My brother and I were lucky enough to attend college while my family could still afford to help us pay for our education. Due to unforeseen circumstances, Katherine has not been so lucky. This means that Katherine has had to cover rent, tuition, groceries, utilities, etc. since she started at Central Washington. I am forever impressed by her ability to do this. She has even managed to purchase a car and travel.

 

She is Courageous

“Courage is not the absence of fear but rather the judgment that something is more important than fear.” – Meg Cabot

Every time I try to compliment Katherine for being brave enough to introduce herself to new people on a regular basis, she argues that she is not brave. She says that she almost always feels anxious in unfamiliar situations. However, that does not stop her from walking up to strangers and introducing herself. On multiple occasions, she visited me at college and wandered off on her own to introduce herself to professors and students in the Music department. She recognizes that the potential benefits of knowing people outweigh the fear of rejection.

 

She Dreams Big

Despite the fact that it is one of the most competitive jobs in the Air Force, Katherine has set the goal of becoming a flight surgeon. This job would require her to complete intensive medical training, as well as pilot training. She has already begun looking for flight surgeons to talk to, and perhaps job shadow, in order to set herself up for taking on this role.

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Making Money versus Doing What You Love (or hopefully both)

Yesterday my boss asked me if I care about making money. The answer to that question is complicated—more than I can explain in five minutes on my way out of the office. Financial stability should be a huge consideration in choosing what career path to take. However, different people define financial stability in different ways.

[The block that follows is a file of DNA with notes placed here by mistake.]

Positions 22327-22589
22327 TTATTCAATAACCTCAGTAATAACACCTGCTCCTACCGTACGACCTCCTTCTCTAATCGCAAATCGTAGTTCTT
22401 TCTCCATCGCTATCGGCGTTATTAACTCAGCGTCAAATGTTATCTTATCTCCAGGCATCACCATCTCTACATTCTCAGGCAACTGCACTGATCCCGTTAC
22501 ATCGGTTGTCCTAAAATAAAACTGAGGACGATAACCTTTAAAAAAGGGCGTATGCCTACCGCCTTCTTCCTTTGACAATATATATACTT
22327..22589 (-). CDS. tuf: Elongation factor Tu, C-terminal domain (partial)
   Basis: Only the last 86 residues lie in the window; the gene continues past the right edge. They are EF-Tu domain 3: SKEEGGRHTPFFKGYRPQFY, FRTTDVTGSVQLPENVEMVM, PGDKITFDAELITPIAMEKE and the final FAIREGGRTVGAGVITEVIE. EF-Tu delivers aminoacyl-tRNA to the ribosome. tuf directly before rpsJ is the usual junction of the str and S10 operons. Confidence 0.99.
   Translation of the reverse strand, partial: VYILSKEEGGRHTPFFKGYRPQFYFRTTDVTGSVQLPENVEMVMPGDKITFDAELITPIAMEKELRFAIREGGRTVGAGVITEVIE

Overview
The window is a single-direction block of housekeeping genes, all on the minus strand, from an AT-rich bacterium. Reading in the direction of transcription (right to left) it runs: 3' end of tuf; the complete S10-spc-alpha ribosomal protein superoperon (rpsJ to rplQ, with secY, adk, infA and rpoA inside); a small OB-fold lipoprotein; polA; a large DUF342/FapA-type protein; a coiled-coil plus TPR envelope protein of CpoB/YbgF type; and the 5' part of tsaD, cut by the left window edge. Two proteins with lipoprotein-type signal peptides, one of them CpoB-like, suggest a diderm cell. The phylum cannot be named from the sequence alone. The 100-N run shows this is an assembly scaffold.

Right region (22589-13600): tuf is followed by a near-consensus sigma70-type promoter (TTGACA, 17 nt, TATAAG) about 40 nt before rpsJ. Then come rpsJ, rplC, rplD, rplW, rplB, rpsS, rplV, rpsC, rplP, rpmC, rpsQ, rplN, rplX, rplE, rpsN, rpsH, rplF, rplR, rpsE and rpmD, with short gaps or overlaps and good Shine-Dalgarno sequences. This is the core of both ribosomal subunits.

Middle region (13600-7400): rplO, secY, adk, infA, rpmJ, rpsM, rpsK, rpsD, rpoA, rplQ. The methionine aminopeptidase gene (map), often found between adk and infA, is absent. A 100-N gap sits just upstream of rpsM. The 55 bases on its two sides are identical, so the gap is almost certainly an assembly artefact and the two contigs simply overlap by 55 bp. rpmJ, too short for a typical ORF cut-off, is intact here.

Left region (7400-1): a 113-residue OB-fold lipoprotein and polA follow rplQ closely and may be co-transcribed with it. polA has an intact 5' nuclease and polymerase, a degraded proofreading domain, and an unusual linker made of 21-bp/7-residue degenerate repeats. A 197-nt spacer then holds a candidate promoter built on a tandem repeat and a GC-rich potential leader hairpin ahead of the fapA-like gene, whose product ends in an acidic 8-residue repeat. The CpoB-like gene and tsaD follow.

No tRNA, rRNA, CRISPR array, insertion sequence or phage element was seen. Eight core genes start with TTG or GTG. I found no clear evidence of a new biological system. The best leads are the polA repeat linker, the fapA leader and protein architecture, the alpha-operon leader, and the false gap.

Because I am a nerd, I will start by considering Maslow’s hierarchy of needs. The base of Maslow’s pyramid, physiological needs, includes breathing, food, water, sex, sleep, homeostasis, and excretion. Once these basic needs have been met, the next category is safety, which deals with the security of physiological needs: health, employment, shelter, etc. Third is love/belonging. Fourth is “esteem,” which is defined by self-esteem, confidence, achievement, and respect by and for others. The tip-top of the pyramid is self-actualization: morality, creativity, spontaneity, problem solving, lack of prejudice, and acceptance of facts.

One’s definition of financial stability depends on how much money one feels is necessary for meeting each level of needs. Most people can agree that money is necessary for meeting the needs described by the first two levels of the pyramid. People need money to buy food, rent or buy shelter, and go to the doctor and purchase medicine. Then, if one is planning on supporting a family and/or paying for social activities, money becomes important to meeting the third level of needs. Some people also believe that money is necessary to command respect. That covers the fourth level. Finally, money might become imperative to meeting self-actualization needs if giving money to charity seems beneficial, or one’s creative outlets include expensive hobbies such as travel, working on cars, participating in triathlons, etc.

From my point of view, money is extremely relevant to meeting the first two levels of needs; helpful, but not necessary, for fostering relationships through social activities (I’m not planning on starting a family in the near future); and not at all necessary for the fourth level of the pyramid. When we get to self-actualization, things get a little bit tricky.

In order to feel self-actualized, I feel that I need a job that will support my morals and fuel my creativity. If you read my blog from last week, you know that I don’t believe that seeking the kind of job I want bars me from making money. However, it will be a greater struggle to make a disposable income than it would be if I pursued something like medicine or finance.

Fortunately, or perhaps unfortunately, making six figures is not important to me. At this point, the prospect of a $30,000 salary seems exorbitant for supporting one twenty-something-year-old. As long as I can pay my rent and utilities, buy groceries, and go to a bar with friends every once in a while, then a job in the nonprofit sector seems more viable to me than a job in finance—even if I would be denying myself the ability to travel or buy expensive art supplies. In exchange, I would be supporting my mental and emotional health. Of course, if I could do what I love and make a lot of money, that wouldn’t be too bad either.